MAKRAUER v. BOARD OF ADJUSTMENT

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MAKRAUER v. BOARD OF ADJUSTMENT
1948 OK 102
193 P.2d 291
200 Okla. 285
Case Number: 32744
Decided: 04/27/1948
Supreme Court of Oklahoma

Syllabus

¶0 1. MUNICIPAL CORPORATIONS - Amendatory ordinances changing zoning regulations valid only after compliance with statute as to formalities including notice and hearing.
By virtue of 11 O. S. 1941 §§ 401-410 and the general zoning ordinance of the city of Tulsa enacted pursuant thereto, Title 32, Tulsa Revised Ordinances, an amendatory ordinance changing the zoning regulations and restrictions may be adopted only after the specified formalities including notice and hearing.
2. SAME - Ordinances adopted by city invalid because of lack of power in Board of Commissioners to adopt without compliance with requirements as to notice and hearing.
Ordinances Nos. 5022 and 5027 of the City of Tulsa, adopted December 4, and December 11, 1945, respectively, are invalid for lack of power in the board of commissioners to adopt the same without compliance with required formalities including notice and hearing.

Appeal from District Court, Tulsa County; Oras A. Shaw, Judge.

Proceedings by H.L. Makrauer for certificate of occupancy and permit allowing stated use of certain real estate in the City of Tulsa under the zoning law of said city. From judgment sustaining the action of the Board of Adjustment and the Building Inspector of said city in denying such application, the applicant appeals. Reversed.

Samuel H. Minsky and John W. McCune, both of Tulsa, for plaintiff in error.

Chas. R. Bostick, Remington Rogers, and A.M. Widdows, all of Tulsa, for defendants in error.

Hardin Ballard, of Purcell, amicus curiae.

WELCH, J.

¶1 The matters in controversy involve the zoning ordinances of the city of Tulsa. This is an appeal from a judgment of the district court of Tulsa county sustaining the action of the Board of Adjustment and of the Building Inspector of the city of Tulsa in denying the plaintiff in error (hereinafter referred to as applicant), a certificate of occupancy or permit to use certain real estate in said city for a stated purpose. Applicant's real estate was located in a U-3 zone or commercial class zone under the city zoning ordinance. Prior to December 4, 1945, sec. 4, Title 32, Tulsa Revised Ordinances, was in force and effect. That section classified the desired use as being a commercial use, and under the general zoning ordinance and section 4, supra, the applicant would have been entitled to the permit and certificate of occupancy as applied for.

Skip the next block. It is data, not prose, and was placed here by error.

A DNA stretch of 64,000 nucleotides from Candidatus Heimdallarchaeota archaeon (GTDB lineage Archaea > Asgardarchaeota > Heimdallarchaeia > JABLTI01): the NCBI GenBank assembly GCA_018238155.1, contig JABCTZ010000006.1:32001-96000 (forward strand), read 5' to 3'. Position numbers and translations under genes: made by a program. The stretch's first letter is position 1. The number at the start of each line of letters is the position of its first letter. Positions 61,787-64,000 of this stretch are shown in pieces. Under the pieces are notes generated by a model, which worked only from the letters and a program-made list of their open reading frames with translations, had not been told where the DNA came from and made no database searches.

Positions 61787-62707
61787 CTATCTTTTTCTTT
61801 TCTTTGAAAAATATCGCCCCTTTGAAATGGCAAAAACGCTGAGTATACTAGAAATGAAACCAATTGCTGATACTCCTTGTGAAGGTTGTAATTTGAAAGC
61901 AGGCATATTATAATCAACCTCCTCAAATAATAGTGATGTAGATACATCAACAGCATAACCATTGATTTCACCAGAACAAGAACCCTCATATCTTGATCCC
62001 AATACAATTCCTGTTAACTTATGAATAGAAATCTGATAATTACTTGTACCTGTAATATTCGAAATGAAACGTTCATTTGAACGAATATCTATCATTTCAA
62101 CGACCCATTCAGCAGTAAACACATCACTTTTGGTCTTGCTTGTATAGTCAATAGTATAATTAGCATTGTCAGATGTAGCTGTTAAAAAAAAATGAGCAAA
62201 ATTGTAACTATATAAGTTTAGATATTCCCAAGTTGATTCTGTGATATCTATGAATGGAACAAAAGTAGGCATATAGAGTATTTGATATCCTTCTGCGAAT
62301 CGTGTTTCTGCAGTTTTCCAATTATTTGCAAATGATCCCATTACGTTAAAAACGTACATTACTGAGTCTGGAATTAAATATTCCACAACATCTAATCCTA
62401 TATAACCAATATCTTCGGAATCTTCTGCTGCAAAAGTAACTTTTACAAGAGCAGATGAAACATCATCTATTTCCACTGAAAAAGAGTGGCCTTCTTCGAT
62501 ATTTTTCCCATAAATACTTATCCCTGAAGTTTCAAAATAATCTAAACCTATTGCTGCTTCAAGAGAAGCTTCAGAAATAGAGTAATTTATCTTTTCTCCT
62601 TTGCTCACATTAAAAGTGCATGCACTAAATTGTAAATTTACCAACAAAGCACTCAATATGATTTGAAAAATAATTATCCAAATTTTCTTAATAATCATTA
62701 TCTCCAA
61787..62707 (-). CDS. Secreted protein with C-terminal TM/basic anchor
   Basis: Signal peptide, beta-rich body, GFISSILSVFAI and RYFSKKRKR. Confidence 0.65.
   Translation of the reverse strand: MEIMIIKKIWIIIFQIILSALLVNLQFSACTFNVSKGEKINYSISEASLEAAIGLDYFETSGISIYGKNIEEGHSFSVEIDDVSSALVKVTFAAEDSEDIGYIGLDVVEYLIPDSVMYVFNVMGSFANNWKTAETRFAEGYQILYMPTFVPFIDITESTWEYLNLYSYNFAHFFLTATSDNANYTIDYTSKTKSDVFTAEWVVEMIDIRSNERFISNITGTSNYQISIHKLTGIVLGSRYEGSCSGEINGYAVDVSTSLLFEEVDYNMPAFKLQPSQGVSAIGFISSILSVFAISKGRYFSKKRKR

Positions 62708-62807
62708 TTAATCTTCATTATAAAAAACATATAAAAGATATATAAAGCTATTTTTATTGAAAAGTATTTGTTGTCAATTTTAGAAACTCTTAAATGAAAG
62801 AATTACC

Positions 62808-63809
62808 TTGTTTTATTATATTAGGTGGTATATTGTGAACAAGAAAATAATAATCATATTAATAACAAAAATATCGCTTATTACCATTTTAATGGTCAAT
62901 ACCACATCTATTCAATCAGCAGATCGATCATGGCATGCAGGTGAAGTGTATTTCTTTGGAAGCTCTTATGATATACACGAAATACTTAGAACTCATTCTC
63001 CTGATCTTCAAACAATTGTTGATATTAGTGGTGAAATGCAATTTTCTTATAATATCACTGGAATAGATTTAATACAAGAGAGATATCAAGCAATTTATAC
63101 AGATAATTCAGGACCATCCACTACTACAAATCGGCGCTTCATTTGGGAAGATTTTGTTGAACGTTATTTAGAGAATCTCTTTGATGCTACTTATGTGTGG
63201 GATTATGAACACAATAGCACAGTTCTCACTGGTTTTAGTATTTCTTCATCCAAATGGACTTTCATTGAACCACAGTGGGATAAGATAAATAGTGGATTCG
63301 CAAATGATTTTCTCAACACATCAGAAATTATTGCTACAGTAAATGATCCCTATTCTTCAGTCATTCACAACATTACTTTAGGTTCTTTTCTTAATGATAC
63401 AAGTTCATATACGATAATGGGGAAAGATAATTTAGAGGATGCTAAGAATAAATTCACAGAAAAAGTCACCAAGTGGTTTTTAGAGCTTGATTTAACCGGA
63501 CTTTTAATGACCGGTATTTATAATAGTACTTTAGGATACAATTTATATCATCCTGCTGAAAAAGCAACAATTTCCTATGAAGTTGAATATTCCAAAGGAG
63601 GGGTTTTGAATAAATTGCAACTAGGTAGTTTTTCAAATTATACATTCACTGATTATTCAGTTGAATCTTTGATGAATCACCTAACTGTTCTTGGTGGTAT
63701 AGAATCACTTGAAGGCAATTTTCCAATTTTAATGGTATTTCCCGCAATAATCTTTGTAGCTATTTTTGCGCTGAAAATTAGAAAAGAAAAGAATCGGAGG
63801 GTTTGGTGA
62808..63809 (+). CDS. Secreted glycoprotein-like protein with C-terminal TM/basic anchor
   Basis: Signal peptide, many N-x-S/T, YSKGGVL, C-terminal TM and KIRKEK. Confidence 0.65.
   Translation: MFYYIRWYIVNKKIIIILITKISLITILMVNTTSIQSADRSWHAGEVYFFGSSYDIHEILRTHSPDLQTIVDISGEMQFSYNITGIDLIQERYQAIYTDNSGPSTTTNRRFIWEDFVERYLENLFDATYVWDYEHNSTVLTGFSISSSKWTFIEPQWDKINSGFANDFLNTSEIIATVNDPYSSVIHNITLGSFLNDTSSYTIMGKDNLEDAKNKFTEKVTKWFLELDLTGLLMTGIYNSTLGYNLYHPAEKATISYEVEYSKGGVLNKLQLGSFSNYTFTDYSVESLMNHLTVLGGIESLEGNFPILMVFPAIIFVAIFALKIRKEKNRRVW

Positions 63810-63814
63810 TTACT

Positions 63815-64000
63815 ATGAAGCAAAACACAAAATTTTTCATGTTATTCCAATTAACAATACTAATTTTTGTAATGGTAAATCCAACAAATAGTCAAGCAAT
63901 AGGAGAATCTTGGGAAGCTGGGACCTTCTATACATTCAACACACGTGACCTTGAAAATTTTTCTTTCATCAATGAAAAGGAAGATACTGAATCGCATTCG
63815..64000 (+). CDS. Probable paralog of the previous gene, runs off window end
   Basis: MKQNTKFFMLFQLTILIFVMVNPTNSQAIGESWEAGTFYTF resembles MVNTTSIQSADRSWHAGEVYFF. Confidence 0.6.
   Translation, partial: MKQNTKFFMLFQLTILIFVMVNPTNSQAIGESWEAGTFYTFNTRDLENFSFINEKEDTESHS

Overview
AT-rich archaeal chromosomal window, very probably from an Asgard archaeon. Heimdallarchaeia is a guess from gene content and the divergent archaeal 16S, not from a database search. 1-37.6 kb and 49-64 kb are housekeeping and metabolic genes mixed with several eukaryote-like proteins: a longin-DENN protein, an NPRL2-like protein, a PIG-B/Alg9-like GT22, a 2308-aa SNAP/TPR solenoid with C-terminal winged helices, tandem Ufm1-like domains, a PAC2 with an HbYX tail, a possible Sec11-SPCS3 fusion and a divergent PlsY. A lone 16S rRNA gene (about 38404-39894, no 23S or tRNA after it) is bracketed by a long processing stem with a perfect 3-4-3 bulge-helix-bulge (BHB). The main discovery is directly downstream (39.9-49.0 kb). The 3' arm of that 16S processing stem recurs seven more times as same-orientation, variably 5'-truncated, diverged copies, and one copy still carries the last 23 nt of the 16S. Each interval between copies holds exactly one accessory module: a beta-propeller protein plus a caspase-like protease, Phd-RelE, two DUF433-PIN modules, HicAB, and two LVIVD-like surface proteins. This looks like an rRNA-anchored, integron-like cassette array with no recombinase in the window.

¶2 On December 4, 1945, and on December 11, 1945, the board of commissioners of the city of Tulsa adopted Ordinances Nos. 5022 and 5027 which amended the general zoning ordinance and changed the same by transferring from the U-3 zone, or commercial use zone, to the U-4 or industrial use zone, the specific use or business which applicant desired to install on his premises, so that under said amendatory ordinances the applicant was not entitled to use his premises for the specific business use, and therefore his application was denied.

¶3 The question here is as to the validity of the amendatory ordinances Nos. 5022 and 5027 supra. If those amendatory ordinances are invalid, as applicant contends, then the trial court judgment was erroneous, while if those amendatory ordinances are valid, then the trial court did not err. The exact question is whether the city of Tulsa had power and authority to enact those amendatory ordinances without notice and hearing and without following specified procedure in amending its general zoning ordinance.

¶4 In 1923 the Legislature passed a building, zoning, and city planning law, chap. 178, page 301, 11 O. S. 1941 §§ 401-410. Section 401 authorizes municipalities to enact zoning regulations. Section 402 authorizes division of the municipality into zoning districts and regulation and restriction of the erection, construction, or use of buildings, structures, or land. Section 404 provides that no regulation, restriction, or boundary shall become effective until after a public hearing and at least fifteen days' notice in an official paper. Section 405 provides that the provisions of section 404 relative to public hearings and official notice shall apply equally to all changes or amendments.